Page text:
DETAILED DESCRIPTION OF THE INVENTION Referring to FIG. 1, there is shown a timing diagram illustrating the operation of a dual squelch receiver. Curve (a) shows the time interval during which the communication system is in a transmitting mode as initiated by the operator. Curve (b) shows that the carrier is transmitted from the beginning of the transmit mode interval and for a short period of time after the end of this interval. The duration of transmission of the tone signal in a tone coded squelch system is shown by curve (c). It can be seen that the carrier continues for a short period of time after the tone signal ceases. ln curve (d) the period of time during which the audio circuits are operative with tone coded squelch is shown. Because of the time delays necessary for proper operation of the squelch system, it is seen that the audio circuits are operative for a short period of time after the end of the tone signal. However, the carrier continues beyond the time that the audio circuits are operative so that no annoying noise burst is heard at the end of the transmission. In curve (e) the time during which the audio circuits are operative with carrier squelch is shown. It can be seen that the carrier squelch does not cause the audio circuits to become inoperative until a short period of time after the end of the carrier signal, and it is during this short time interval that noise can be heard, resulting in the noise burst or squelch tail.
Referring to FIG. 2, there is shown a partial block diagram and partial schematic of a communications receiver having the squelch tail elimination feature of this invention. Signals received by antenna 10 are processed in receiver 11 and applied to discriminator l2. Discriminator l2 develops audio signals which are coupled through capacitor 15, resistor 16, volume control 17 and through audio gate circuit 20 to the audio circuits 21. Audio gate circuit 20 is responsive to an enabling voltage applied thereto to couple the audio signals to the audio circuit 21 for reproduction. In the absence of the control signal the audio gate 20 blocks the audio signals from audio circuits 21.
The enabling signal for audio gate 20 is developed by transistor 25. When transistor 25 conducts the voltage at emitter 27 is reduced and this reduction in voltage biases the audio gate circuit to nonconduction. When transistor 25 is biased to nonconduction the potential on emitter 27 rises and this rise in potential, coupled to audio gate circuit 20, enables the gate circuit. The bias voltages for biasing transistor 25 to conduction and nonconduction are supplied by the squelch circuits.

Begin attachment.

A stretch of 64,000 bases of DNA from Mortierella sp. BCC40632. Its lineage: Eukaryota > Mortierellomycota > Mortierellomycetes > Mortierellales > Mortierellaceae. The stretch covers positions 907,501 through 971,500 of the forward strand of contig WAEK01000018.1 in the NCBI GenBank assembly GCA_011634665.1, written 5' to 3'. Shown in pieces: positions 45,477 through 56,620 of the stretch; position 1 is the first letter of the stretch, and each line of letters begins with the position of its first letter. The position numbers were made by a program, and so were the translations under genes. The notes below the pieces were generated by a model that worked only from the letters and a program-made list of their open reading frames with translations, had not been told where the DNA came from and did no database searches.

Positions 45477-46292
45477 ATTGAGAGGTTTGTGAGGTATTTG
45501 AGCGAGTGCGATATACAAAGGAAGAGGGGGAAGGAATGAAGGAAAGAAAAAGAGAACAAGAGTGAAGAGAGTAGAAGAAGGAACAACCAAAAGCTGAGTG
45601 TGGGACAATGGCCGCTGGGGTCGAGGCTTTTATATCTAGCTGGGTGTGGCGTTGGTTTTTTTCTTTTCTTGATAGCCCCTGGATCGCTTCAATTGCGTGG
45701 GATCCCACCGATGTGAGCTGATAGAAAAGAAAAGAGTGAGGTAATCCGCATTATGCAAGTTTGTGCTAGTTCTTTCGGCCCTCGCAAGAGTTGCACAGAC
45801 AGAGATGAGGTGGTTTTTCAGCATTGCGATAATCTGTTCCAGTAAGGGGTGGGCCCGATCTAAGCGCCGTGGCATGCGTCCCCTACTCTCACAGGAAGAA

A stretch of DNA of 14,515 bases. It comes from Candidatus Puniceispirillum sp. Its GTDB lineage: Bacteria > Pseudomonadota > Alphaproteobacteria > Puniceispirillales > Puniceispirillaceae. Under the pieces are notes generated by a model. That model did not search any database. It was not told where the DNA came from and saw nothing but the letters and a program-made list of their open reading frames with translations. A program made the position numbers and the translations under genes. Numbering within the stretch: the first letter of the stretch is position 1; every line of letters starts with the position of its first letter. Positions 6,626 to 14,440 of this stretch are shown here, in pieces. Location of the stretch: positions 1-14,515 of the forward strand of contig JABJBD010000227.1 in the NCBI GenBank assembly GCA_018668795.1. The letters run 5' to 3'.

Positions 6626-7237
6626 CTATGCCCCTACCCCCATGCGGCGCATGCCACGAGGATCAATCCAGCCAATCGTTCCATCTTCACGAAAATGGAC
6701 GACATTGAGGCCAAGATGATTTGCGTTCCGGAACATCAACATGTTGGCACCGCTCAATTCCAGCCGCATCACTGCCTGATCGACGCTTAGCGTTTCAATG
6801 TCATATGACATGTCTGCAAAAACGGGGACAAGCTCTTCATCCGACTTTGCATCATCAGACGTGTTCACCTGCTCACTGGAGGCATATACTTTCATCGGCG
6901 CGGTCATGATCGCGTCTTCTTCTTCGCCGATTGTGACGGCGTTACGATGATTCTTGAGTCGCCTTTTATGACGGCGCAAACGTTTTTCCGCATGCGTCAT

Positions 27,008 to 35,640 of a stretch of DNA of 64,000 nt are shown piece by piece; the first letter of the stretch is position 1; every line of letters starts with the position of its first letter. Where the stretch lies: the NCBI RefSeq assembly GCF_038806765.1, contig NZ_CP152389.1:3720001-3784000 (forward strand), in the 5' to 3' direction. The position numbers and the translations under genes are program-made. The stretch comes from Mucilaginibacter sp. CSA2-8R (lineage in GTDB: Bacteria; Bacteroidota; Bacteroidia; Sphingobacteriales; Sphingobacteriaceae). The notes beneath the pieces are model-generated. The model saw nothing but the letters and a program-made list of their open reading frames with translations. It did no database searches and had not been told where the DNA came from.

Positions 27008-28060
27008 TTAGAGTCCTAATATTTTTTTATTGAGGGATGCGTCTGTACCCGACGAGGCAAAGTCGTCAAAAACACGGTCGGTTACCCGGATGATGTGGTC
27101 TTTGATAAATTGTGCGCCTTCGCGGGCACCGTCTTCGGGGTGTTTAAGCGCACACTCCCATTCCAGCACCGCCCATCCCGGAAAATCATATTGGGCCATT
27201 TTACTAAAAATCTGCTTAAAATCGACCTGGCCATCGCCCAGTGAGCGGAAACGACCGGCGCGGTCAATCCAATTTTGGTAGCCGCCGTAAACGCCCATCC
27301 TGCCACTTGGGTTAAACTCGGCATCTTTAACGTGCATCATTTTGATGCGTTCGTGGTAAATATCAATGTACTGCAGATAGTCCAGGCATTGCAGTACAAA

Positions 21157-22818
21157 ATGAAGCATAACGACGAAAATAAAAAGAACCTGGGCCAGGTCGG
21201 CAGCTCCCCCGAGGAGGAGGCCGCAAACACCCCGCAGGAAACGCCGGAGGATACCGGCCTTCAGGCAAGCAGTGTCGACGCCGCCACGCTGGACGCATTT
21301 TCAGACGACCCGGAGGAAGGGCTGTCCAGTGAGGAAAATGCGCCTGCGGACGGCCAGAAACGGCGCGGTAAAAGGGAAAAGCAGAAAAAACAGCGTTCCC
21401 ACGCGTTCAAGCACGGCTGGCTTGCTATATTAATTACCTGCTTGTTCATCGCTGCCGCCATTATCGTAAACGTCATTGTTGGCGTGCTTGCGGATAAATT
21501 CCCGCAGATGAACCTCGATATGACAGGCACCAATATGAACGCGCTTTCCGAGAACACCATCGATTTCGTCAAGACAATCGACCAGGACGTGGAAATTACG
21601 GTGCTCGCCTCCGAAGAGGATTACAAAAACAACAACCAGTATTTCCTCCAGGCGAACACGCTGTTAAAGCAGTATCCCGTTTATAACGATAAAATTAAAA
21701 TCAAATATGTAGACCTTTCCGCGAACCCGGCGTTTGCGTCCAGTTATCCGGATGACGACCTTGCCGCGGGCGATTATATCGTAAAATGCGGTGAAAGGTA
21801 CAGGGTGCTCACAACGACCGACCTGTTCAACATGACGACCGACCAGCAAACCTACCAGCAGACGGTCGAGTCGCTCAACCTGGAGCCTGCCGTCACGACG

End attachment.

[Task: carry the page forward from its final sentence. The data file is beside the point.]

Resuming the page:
In the circuit shown, a hook switch 22 is provided which is held in the downward position when a microphone is hung thereon, and which is spring biased to an upper position when the microphone is removed. The switch 22 has normally open contacts 23 and normally closed contacts 24. A manual switch 30 is also provided on the control head for the receiver which has a first position shown in solid lines wherein the squelch system operates in the tone only squelch mode, and a second dotted position wherein the receiver operates in both the tone and carrier squelch modes. It will be noted that the contact 36 and switch arm 34 of the switch 30 on the control head is in parallel with the contacts 23 of the hook switch, and that the switch contacts including arm 31 on the control head is in series with the switch including contacts 24 of the hook switch.
With switch 30 in the tone squelch position, and the microphone on the hook switch to hold it in the lower position, the base 26 of transistor 25 is connected to ground through resistor 40, switch arm 31 and contact 32, and contacts 24. Switch arm 34 is connected to contact 35, which is an open contact, and contacts 23 are also open, so that the carrier squelch circuit 42 does not receive an input signal and is inoperative. The tone squelch decoder and filter 38 receives an input from the discriminator 12 and is responsive to a tone signal or signals at the proper frequency to develop an output voltage. This output voltage is applied through diode 39 to base 26 of transistor 25, biasing this transistor to nonconduction. When the tone signal ceases, the bias voltage is removed and transistor 25 is again biased to conduction. The charge accumulated on capacitor 41 delays the conduction of transistor 25 so that the audio gate 20 is not inhibited immediately. However, the delay caused by the time constant of capacitor 41 and resistor 40 is less than the time that the carrier remains on after the end of the transmission, so that when the audio circuits are rendered inoperative no noise is present to develop a squelch noise tail.